NFL fans who were hoping a blowout win for the Green Bay Packers on Thursday night would produce the debut of first-round rookie quarterback Jordan Love may have been disappointed when Aaron Rodgers finally called it a night.
With a 34-10 lead and about five minutes left to play, the Packers turned to their backup quarterback to finish the job against an injury-battered San Francisco team, but it wasn’t the No. 26 pick of the 2020 NFL draft. Instead, they put the hands in Tim Boyle and allowed him to lead the final two drives of the game — though, he attempted no passes over four plays.
Love actually couldn’t have come into the game even if the Packers had wanted to go that direction late against the Niners — and not because of Friday’s news that he was placed on the reserve/COVID-19 list.
While it may have flown under the radar for fans who don’t closely follow pregame inactive lists, the former Utah State quarterback has been a healthy scratch in all eight games this season for the Packers. Even once he returns from the COVID-19 list, his situation doesn’t seem likely to be changing in the back half of the year.
Here’s a look at some of the key reasons why the Packers’ top draft pick has not played a snap yet in 2020 along with what it might take for Love to become active:
Blueprint for Love Remains About the Same
The Packers’ decision to trade up in the first round of April’s draft and select Love while still having Rodgers under contract for several more seasons caught a lot of speculative attention during the past offseason, but little has changed regarding the blueprint for his rookie season in Green Bay.
The plan has always been for Love to remain in the background during his rookie season, not unlike Rodgers was during Brett Favre’s final years in Green Bay. While Rodgers got to serve as the actual backup and see some preseason action, the Packers have taken a decidedly more developmental approach with Love — mostly due to circumstances.
Keep in mind: The Packers drafted Love a few months into the COVID-19 pandemic, after the league had already decided to eliminate in-person work for the 2020 offseason and with serious (and valid) doubts about there being any preseason games. The foresight of the front office would have known there was a high potential for Love to enter his rookie season with less than two dozen real practices under his belt.
Even with Rodgers, that’s a big question mark to have just one unfortunate play away from becoming the every-Sunday reality.
The good thing was the Packers were also heading into the final year of a dirt-cheap three-year deal with Boyle, who had established himself as Rodgers’ backup in 2019 and was already versed in Matt LaFleur’s offensive system. During a diminished offseason, with limited time and no need to hurry their rookie up to NFL speed, the decision to carry his cap hit ($752,000) for the 2020 season becomes a no-brainer.
Looking at where the dominos are set to fall, the Packers would still seem to have a natural progression they could take with Love over the next few seasons if they were determined to push him to the forefront.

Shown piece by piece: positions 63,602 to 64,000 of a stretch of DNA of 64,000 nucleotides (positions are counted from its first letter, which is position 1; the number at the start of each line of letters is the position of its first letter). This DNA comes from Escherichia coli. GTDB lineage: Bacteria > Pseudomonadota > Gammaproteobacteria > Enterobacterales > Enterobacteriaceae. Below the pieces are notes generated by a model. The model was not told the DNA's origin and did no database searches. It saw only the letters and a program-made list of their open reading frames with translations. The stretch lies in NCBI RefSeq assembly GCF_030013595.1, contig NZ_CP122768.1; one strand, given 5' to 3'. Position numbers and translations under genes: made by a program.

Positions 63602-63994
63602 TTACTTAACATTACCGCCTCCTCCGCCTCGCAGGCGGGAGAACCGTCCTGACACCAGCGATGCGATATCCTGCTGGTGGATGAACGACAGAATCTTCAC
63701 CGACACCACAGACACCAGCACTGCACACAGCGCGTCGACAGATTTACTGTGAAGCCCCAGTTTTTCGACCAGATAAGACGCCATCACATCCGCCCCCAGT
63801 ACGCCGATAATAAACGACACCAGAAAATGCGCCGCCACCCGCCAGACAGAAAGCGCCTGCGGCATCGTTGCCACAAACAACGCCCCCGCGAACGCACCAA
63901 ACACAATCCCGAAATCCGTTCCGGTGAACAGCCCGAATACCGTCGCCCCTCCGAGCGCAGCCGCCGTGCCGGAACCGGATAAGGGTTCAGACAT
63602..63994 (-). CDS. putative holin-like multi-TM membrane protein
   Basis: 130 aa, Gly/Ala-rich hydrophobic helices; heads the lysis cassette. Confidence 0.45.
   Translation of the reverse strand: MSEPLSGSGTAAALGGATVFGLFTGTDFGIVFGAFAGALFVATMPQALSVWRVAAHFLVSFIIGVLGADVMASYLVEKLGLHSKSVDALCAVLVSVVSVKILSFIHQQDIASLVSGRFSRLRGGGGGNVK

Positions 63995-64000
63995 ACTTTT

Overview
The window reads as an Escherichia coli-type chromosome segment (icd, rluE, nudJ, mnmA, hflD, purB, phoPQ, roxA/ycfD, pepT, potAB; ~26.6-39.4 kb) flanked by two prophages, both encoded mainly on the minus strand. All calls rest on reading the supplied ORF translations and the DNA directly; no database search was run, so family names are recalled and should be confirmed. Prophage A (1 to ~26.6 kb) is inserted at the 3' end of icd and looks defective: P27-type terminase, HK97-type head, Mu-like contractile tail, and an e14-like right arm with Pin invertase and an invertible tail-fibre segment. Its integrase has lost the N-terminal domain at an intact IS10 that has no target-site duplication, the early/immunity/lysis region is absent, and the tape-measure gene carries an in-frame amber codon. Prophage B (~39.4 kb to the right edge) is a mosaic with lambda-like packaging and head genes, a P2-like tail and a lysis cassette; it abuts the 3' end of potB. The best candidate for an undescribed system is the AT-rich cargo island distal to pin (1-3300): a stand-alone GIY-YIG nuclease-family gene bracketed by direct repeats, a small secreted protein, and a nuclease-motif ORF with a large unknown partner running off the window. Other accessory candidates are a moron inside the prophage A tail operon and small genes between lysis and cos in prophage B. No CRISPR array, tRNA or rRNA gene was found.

They could allow Boyle to walk as a restricted free agent next year (or simply retain and demote him), setting up Love to become Rodgers’ seasonlong backup for 2021 and get some first-look opportunities in the preseason. If they believe enough in what they see, they could then financially afford to move on from Rodgers during the 2022 offseason. At the same time, plenty can happen in the time between the windows of opportunity — especially with Rodgers playing out of his mind through the first half of 2020.
How Love Could See the Field in 2020
While it is more likely than not Love spends the rest of the season as a healthy scratch for the Packers, there are a few scenarios in which his status as the third-string quarterback could change before the end of 2020.
The most obvious would be some form of injury to either of the quarterbacks ahead of him. While Rodgers is the one making plays and taking hits every week, Boyle is still practicing and isn’t immune to a possible issue occurring. Love wouldn’t be expected to start unless both of them were somehow injured, but either of them being unable to play in a game would naturally see him elevated to second-string on the depth chart.
Then, there is the possibility of a COVID-19 outbreak forcing the Packers into a situation where Love either becomes the backup or starter. Last week provided all the evidence they should need how quickly a position can become depleted, as running backs AJ Dillon and Jamaal Williams were both placed on the reserve/COVID-19 list. If the same thing had happened to Rodgers and Boyle, it would have been Love leading the offense in San Francisco last week (assuming he wasn’t also a high-risk close contact).
Depending on how the remainder of the season goes, there is also an improbable chance the Packers secure a top playoff seed before the regular season concludes and decide to give their younger quarterbacks some opportunities while resting Rodgers. The current hierarchy would then put Boyle in line to make his first NFL start, but a regular-season game without consequences doesn’t come around and could be too valuable for Love’s development to pass up.
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